12. “Don’t You Ever Get Tired of Hurting Me” – Jamey Johnson and Willie Nelson
13. “This Ain’t My First Rodeo” – Jamey Johnson and Lee Ann Womack
14. “Love Makes a Fool of Us All” – Jamey Johnson and Kris Kristofferson
15. “Everything But You” – Jamey Johnson, Vince Gill, Willie Nelson and Leon Russell
16. “Livin’ for a Song” – Jamey Johnson, Hank Cochran, Merle Haggard, Kris Kristofferson and Willie Nelson
On what would have been Hardly Strictly Bluegrass founder Warren Hellman’s 78th birthday the good people that worked side by side with him carry on in his honor. The upcoming 12th anniversary of the festival, and first after Hellman’s death last December, looks to continue the celebration of great, and free, music doesn’t look as though it’s slowed a bit. On this day of remembrance the festival’s organizers have released audio hints, like last year, of the first 10 conformed acts.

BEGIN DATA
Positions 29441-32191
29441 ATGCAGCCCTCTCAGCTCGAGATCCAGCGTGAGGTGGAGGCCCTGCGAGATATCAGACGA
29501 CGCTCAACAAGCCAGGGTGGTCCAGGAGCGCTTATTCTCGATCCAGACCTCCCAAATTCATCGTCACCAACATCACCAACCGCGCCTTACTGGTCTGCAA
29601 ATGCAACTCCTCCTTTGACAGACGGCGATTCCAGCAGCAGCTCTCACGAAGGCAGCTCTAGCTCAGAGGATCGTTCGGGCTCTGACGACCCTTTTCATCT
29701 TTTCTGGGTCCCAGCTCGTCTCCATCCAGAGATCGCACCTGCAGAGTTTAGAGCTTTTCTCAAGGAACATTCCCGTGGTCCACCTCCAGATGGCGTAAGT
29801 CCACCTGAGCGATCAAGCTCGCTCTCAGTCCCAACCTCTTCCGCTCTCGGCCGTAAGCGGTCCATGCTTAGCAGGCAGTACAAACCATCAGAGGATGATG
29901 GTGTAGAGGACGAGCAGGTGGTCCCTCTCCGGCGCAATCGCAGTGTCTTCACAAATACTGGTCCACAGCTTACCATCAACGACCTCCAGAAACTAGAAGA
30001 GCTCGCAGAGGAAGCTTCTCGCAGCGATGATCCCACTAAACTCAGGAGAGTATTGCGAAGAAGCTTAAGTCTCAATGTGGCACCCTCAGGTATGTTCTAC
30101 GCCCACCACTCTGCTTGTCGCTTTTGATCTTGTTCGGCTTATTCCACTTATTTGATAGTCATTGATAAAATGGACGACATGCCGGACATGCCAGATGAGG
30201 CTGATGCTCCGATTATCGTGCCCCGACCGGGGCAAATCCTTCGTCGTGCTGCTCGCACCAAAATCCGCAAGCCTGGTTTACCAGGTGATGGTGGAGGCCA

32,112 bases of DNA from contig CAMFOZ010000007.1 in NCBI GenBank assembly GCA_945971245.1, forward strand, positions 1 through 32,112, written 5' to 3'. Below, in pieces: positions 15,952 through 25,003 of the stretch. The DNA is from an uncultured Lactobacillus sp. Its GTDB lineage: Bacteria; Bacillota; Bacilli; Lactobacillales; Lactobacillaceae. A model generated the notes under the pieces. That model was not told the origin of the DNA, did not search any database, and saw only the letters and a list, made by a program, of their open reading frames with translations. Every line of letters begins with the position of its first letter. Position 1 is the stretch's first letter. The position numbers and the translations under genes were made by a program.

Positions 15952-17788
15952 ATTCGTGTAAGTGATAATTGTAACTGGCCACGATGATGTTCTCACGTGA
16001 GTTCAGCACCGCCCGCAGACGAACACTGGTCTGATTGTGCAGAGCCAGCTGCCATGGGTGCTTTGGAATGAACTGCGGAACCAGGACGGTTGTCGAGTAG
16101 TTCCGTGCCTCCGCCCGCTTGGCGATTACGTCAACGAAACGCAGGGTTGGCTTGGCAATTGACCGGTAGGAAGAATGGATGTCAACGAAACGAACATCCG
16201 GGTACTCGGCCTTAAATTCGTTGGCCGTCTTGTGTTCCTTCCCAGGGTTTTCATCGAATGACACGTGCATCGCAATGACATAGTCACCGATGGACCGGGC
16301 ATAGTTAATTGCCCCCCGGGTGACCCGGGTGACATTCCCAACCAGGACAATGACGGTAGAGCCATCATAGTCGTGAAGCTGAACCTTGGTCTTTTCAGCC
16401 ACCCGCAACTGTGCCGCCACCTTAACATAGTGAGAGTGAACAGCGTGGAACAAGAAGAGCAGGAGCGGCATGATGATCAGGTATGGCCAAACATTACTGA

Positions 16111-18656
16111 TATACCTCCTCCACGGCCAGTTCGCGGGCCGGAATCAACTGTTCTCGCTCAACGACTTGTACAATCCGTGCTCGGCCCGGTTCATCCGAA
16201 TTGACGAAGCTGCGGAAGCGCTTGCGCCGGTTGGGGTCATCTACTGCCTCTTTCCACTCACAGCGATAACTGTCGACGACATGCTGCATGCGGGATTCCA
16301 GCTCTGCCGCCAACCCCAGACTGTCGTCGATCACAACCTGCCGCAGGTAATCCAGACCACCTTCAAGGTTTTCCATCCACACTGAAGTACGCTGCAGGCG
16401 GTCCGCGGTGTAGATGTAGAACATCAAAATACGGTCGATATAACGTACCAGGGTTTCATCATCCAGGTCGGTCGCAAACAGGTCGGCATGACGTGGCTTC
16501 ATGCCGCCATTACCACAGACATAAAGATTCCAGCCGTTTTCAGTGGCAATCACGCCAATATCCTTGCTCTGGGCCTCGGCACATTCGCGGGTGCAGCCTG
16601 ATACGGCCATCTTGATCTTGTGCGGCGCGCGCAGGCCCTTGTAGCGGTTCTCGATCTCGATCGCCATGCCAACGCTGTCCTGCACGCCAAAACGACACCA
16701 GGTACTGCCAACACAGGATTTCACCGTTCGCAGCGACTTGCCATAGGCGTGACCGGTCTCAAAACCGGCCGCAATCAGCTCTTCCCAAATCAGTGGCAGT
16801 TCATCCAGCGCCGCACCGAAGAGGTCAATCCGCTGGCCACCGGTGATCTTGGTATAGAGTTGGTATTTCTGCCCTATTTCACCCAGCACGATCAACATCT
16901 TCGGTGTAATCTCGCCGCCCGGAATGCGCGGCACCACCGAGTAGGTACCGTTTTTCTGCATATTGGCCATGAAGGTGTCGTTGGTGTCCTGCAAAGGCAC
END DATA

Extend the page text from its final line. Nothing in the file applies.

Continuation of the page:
Check out the file below and in the comments give us your best guesses who’d playing HSB this Oct. 5-7!